As might be expected, players didn't to react to these new objectives in the expected way. There'd be no point in playtesting if players did exactly what I expected. This time there was a tendency for some of the more experienced players to grab the high difficulty objectives to challenge themselves. It's definitely suboptimal to play this way (the bonus in a tiebreaker situation is not significant next to completing more objectives), but I've seen it happen a few times. In general I don't think that it hurts the game and is probably a function of the social dynamic of some of the testers, but it does cause a weird effect in some cases. If an experienced player takes a tough objective then they pass an unusually easy objective to the next player in line, if that's a new player then all is well and good, but if it's another experienced player who is selected objectives to give themselves a high chance of winning it can give them a huge advantage. Perhaps this isn't something that matters since competitive groups wouldn't engage in this behaviour and less competitive groups wouldn't care, but I still spend a bit of time musing on whether there's a solution to this.

The second and more significant problem is one of implementation. While some objectives are easier than others, each game varies and there is no absolutely objective objective difficulty. For instance "All rooms are exposed to space" requires nine actions to complete, most of which can be undone by other players without disrupting their plans and will be undone by humans that aren't interfered with. It gets much harder in a bigger game, but can also be trivially easy if someone else has an objective like "All rooms that do not contain humans are exposed to space". The degree to which other players engage in blocking behaviour influences it as well, some groups focus on completing their own objectives, others undo each others' moves whenever possible (at least once I've seen someone capitalise on this tendency to trick other players into completing their objectives for them). The difficulty of a task depends a lot on the situation.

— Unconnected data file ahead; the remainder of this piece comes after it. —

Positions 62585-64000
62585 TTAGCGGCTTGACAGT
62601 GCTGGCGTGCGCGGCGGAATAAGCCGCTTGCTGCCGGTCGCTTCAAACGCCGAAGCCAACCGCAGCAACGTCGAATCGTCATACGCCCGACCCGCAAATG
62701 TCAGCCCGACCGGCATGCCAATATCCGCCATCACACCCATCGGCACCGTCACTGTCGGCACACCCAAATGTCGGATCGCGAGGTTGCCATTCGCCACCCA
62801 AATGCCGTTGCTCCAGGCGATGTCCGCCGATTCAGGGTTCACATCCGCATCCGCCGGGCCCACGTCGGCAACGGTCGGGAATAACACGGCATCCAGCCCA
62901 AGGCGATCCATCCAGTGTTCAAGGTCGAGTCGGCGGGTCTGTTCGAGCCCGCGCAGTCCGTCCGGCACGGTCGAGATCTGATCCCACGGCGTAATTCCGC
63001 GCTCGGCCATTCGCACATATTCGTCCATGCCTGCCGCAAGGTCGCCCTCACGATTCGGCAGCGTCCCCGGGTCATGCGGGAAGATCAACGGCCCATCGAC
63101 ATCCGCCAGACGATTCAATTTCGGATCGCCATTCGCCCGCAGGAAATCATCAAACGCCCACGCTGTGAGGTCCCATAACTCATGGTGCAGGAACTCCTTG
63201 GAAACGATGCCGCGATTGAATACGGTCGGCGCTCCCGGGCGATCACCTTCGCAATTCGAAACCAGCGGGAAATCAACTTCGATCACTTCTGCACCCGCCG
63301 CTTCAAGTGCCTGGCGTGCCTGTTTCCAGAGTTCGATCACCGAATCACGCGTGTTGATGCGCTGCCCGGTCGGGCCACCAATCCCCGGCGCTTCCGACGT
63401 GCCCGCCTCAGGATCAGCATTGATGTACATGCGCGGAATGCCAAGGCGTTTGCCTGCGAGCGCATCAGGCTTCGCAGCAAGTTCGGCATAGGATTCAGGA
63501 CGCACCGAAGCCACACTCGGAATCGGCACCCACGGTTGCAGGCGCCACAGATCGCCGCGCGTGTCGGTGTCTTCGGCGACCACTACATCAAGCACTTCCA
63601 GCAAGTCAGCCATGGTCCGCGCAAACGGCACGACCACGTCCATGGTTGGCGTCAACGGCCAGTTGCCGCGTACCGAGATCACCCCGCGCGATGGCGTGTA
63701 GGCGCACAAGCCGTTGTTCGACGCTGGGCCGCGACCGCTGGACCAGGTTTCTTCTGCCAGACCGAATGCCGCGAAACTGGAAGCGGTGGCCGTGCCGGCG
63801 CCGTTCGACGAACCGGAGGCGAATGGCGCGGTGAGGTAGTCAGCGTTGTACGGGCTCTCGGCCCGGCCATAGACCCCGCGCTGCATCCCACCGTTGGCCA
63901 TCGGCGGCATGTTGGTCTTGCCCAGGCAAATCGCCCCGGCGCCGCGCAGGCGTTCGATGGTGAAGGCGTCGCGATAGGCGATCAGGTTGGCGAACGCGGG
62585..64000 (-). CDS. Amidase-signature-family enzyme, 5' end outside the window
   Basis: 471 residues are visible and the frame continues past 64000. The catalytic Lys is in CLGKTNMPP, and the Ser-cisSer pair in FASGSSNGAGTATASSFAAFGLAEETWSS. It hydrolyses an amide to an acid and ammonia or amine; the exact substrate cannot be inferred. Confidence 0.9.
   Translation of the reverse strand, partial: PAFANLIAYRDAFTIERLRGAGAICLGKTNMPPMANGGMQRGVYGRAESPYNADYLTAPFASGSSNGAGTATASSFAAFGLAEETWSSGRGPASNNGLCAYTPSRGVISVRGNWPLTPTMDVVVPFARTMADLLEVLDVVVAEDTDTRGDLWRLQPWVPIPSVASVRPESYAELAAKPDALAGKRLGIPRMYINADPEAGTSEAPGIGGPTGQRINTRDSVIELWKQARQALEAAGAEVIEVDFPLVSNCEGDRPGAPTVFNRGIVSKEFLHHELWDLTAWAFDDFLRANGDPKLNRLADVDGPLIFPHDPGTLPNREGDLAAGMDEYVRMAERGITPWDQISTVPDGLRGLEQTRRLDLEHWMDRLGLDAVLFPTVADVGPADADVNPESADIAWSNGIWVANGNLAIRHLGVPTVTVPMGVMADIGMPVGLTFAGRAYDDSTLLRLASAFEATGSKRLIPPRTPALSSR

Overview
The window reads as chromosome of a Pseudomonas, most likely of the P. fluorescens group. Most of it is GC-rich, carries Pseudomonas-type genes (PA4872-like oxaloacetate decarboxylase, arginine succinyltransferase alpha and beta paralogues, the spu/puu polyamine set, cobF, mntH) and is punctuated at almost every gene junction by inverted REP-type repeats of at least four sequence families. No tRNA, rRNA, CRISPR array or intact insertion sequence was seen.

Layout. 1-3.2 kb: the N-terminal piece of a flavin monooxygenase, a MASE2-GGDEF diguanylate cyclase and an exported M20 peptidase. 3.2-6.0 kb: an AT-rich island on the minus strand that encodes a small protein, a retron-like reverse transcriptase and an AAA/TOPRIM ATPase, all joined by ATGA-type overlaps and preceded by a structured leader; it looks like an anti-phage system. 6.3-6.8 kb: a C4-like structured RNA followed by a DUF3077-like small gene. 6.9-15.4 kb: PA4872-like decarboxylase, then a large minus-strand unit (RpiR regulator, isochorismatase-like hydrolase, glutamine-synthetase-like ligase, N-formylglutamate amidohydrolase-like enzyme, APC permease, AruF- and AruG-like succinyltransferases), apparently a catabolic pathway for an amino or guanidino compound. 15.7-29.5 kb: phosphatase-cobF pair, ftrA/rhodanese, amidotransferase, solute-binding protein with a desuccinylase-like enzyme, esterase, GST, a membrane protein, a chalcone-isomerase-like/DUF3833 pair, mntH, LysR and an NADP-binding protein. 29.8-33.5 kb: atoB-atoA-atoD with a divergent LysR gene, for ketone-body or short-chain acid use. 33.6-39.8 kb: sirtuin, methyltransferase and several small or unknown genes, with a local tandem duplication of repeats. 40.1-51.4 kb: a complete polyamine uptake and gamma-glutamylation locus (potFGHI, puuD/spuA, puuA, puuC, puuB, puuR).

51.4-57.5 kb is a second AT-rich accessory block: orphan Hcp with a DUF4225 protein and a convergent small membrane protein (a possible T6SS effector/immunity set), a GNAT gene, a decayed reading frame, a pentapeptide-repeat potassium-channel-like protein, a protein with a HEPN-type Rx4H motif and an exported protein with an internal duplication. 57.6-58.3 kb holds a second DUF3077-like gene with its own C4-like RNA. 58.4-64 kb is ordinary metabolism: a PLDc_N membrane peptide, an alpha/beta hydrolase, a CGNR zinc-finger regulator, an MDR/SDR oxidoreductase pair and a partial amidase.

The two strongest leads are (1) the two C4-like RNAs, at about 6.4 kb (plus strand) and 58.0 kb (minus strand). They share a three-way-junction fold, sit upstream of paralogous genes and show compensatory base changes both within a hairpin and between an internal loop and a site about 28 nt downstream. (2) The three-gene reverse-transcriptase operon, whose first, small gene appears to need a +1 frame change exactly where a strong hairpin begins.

In the end I decided to assign objectives difficulty across all games. Over the last few playtests I've got players into the habit of scribbling notes on the cards if they felt they were particularly hard or particularly easy to build up a more detailed picture. I've experimented a bit with more complex symbology (for instance a symbol to indicate if the objective gets easier or harder as more players are added to the game) but ultimately this contridicated the objective of offering straightforward help to new players and made calculating who actually won in a tie much more of a hassle. Playtesters who liked that objective drafting was part of the skill are pleased to see that sometimes their experience lets them select better objectives where the setup of a particular game favours a particular objective and it does add more variety to the game for different choices to be optimal in different games. Again, it does leave me slightly uncomfortable, like there's a better solution hanging onto the edge of my brain and I can't quite grab it.

Actually, I think I feel like that most of the time on most issues I'll keep testing and improving and see if anything else jumps out. The first blind playtest will be on Thursday, so I'm really excited to see how that goes.